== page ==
I’m not a huge fan of Asajj Ventress – I liked her when she was introduced in the comics, but I feel she’s been over-exposed and, almost by necessity, this has led to her coming across as incompetent. It’s like Boba Fett syndrome – the character is interesting, so we see loads of him/her, but because they can never be shown to fulfill their potential, they’re forever shown being thwarted to some degree. In the cartoon series, Asajj is supposed to be this top-level assassin, but it’s even pointed out by Darth Sidious at one point how she has failed many times. Well, at any rate, this has lead to an interesting relationship with Obi-Wan, where the two frequently find themselves together on the battlefield, and it’s almost like some twisted kind of relationship the two have. It can be fun, anyway!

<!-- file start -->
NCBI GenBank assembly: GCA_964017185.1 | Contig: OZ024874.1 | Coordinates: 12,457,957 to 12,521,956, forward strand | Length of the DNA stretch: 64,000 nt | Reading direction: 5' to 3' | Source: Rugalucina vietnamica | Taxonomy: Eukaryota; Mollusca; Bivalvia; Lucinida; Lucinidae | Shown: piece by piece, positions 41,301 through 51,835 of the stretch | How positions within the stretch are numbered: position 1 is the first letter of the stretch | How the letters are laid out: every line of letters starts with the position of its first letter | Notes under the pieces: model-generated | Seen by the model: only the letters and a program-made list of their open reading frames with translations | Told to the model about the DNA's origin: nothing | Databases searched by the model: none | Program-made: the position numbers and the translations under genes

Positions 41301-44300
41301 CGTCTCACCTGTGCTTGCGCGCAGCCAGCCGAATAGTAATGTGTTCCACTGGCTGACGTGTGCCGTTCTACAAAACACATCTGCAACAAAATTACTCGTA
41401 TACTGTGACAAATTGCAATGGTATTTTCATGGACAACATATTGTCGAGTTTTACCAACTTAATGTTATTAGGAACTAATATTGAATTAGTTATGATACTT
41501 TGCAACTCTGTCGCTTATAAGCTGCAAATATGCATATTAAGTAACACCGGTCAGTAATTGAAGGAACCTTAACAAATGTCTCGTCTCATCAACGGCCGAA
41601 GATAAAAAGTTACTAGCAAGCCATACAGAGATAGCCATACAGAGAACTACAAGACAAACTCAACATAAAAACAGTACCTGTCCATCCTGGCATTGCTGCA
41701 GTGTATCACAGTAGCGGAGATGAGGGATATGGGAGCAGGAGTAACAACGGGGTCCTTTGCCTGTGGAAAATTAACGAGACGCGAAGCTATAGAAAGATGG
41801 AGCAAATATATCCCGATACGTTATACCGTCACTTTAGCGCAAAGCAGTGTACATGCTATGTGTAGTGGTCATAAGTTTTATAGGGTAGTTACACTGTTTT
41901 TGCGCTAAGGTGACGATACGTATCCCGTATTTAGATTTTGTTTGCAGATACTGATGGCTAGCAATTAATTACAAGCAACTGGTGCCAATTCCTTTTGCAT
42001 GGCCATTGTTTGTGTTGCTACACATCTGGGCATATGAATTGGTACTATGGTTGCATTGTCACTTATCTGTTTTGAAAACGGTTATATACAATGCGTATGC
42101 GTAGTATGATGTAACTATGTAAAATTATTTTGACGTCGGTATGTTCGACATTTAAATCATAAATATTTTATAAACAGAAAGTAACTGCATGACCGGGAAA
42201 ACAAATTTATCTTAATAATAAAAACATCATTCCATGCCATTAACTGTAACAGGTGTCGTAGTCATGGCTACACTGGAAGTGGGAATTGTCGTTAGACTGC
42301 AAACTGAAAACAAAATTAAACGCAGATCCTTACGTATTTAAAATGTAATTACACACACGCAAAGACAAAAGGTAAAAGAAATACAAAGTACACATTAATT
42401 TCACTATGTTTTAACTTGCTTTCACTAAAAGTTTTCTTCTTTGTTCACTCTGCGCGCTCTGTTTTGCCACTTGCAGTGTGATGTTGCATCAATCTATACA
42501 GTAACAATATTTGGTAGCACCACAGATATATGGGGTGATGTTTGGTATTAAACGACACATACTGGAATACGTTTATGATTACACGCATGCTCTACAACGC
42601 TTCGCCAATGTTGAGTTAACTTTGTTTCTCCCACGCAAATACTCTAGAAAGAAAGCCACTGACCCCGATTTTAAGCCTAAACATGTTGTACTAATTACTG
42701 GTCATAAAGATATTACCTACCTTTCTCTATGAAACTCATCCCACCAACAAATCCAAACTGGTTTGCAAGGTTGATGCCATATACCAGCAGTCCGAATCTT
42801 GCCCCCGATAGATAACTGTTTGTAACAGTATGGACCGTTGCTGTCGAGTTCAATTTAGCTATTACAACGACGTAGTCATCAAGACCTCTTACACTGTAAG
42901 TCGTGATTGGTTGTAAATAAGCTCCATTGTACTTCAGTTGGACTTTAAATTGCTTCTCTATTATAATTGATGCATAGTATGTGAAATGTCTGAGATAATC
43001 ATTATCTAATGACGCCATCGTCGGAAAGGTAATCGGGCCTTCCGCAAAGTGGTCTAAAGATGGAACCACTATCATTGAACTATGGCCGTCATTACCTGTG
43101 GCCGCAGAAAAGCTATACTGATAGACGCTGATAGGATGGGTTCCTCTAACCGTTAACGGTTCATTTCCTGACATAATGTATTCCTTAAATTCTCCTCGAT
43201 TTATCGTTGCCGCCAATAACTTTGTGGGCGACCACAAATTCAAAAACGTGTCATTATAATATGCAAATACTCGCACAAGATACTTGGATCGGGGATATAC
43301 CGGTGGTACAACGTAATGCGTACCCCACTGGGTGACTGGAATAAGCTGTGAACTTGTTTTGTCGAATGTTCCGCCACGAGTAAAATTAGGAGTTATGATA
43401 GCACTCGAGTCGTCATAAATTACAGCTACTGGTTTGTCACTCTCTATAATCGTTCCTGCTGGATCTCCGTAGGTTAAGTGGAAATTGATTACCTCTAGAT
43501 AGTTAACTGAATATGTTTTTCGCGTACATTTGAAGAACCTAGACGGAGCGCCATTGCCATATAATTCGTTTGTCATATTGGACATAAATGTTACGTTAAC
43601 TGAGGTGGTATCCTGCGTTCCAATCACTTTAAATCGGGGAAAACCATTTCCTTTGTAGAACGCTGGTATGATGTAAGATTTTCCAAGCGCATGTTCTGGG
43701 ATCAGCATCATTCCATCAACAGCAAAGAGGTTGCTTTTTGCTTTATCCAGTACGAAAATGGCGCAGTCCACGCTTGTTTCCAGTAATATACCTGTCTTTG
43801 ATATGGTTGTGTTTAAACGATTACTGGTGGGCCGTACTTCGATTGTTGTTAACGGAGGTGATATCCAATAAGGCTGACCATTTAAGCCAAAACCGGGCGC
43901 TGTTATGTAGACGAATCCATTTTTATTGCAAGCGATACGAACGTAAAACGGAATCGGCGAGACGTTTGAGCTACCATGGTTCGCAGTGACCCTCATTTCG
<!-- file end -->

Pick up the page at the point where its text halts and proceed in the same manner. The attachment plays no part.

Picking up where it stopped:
Star Wars Clone Wars Cad Bane

The season finale, Hostage Crisis, is one of my absolute favourites. We’re introduced to the Duros bounty hunter Cad Bane as a group of mercenaries infiltrates the Senate and holds a number of high-ranking officials hostage. I’m one of these who likes the political aspects of Star Wars, so I’ve always felt right at home in the senate scenes. This episode also has a strong link with the movie, as the mercenaries are trying to free Ziro the Hutt, Jabba’s uncle who had aided the Separatists in their kidnap of Jabba’s son. I thought the feel of the episode was tremendous, and it felt like something of an event when I first saw it, introducing someone who would go on to become a significant player in the canon.